Mayor David Miller says he’s been clear all along about the consequences of failing to adopt the proposed new revenue tools. Hmmm. The city’s Web site includes a page full of reports, facts and figures from the last five months here. Nowhere can I find anything that spells out such consequences as the service cuts the city is now contemplating. I point your attention, in particular, to Question #2 of May’s public consultations, which misleadingly asks: “What type of expenditures should the new revenues be used for: Enhanced existing services? City-building type initiatives? To help solve the fiscal imbalance?”
Given the phrasing of the question, you’d be forgiven for assuming that the status quo — no new taxes, keep current city services as they are — was a perfectly viable option. When city staff reported back to the executive committee in June, they noted that the public remained unconvinced of the city’s need for new taxes and wondered why the Mayor and councillors weren’t a formal part of the consultation process. That June report went on to explain that the city’s 2008 budget shortfall will be in the order of $575 million, and that the new revenues will be largely have to be spent just to maintain existing services and bridging the shortfall.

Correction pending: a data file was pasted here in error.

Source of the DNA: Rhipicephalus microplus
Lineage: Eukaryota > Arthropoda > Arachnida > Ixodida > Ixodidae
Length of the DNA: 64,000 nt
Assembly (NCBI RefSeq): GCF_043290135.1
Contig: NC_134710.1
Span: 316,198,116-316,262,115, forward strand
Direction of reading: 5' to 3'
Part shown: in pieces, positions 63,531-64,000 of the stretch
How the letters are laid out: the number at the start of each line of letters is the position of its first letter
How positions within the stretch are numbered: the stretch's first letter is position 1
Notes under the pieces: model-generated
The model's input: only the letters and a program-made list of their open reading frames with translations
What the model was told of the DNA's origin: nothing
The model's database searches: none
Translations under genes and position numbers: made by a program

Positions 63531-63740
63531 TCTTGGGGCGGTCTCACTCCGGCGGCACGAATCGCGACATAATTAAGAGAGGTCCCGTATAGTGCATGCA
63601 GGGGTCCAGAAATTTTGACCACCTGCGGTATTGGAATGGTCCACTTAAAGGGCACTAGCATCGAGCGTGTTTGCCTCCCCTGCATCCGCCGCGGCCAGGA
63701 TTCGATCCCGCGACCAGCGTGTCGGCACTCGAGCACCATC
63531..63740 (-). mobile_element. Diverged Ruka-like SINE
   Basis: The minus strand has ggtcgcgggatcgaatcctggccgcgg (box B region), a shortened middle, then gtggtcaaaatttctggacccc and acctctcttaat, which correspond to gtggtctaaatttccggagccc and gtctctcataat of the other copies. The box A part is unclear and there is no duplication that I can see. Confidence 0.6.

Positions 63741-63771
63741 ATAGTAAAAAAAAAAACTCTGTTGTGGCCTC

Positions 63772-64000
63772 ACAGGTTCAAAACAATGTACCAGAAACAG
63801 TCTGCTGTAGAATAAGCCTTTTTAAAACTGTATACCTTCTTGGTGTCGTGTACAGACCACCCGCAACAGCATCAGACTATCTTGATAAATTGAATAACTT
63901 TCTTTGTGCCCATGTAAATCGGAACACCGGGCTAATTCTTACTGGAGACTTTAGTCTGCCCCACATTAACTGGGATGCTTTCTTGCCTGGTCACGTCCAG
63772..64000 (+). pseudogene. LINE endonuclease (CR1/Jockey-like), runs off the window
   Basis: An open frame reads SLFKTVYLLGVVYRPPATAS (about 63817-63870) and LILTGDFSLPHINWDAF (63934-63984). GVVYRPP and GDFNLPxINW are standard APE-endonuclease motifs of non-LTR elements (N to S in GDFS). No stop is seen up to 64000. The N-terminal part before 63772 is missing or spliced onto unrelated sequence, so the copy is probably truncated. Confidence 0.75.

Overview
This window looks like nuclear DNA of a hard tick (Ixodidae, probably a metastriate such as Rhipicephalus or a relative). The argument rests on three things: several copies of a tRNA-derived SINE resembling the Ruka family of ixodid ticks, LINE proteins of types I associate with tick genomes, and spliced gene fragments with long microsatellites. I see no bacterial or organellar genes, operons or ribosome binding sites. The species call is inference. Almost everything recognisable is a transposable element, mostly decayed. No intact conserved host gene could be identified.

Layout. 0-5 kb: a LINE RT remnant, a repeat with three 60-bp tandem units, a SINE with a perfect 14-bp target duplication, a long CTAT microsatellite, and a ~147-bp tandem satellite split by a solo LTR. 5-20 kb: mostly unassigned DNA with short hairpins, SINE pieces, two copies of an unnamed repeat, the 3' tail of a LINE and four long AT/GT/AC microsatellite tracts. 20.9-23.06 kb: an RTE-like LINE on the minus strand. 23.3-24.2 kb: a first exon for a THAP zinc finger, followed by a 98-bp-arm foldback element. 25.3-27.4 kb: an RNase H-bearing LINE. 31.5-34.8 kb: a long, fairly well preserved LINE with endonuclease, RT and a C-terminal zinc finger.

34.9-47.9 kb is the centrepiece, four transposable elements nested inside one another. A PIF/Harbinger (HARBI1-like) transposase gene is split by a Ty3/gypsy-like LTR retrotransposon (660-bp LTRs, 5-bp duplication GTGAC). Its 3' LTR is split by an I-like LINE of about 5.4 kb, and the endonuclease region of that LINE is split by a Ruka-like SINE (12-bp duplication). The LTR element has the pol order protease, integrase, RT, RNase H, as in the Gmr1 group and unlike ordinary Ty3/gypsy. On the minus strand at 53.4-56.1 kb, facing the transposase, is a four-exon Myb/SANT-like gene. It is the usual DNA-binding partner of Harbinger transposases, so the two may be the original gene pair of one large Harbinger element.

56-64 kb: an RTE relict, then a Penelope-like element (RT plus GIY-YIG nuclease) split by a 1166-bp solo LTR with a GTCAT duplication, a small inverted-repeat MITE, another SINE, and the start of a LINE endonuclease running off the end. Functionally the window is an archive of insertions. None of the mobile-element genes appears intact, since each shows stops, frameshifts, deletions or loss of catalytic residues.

It all reads like a very polite dance around the harsh truths of the matter. Truth number one: the city needs these new revenues even if the province uploads the cost of social services. Truth number two: failure to secure new revenues means service cuts. It’s all so obliquely stated that even Brian Ashton, who sits on the Mayor’s executive committee and had all these reports under his nose, didn’t believe the situation was so dire. If the mayor had been perfectly clear, he probably wouldn’t have lost Monday’s vote.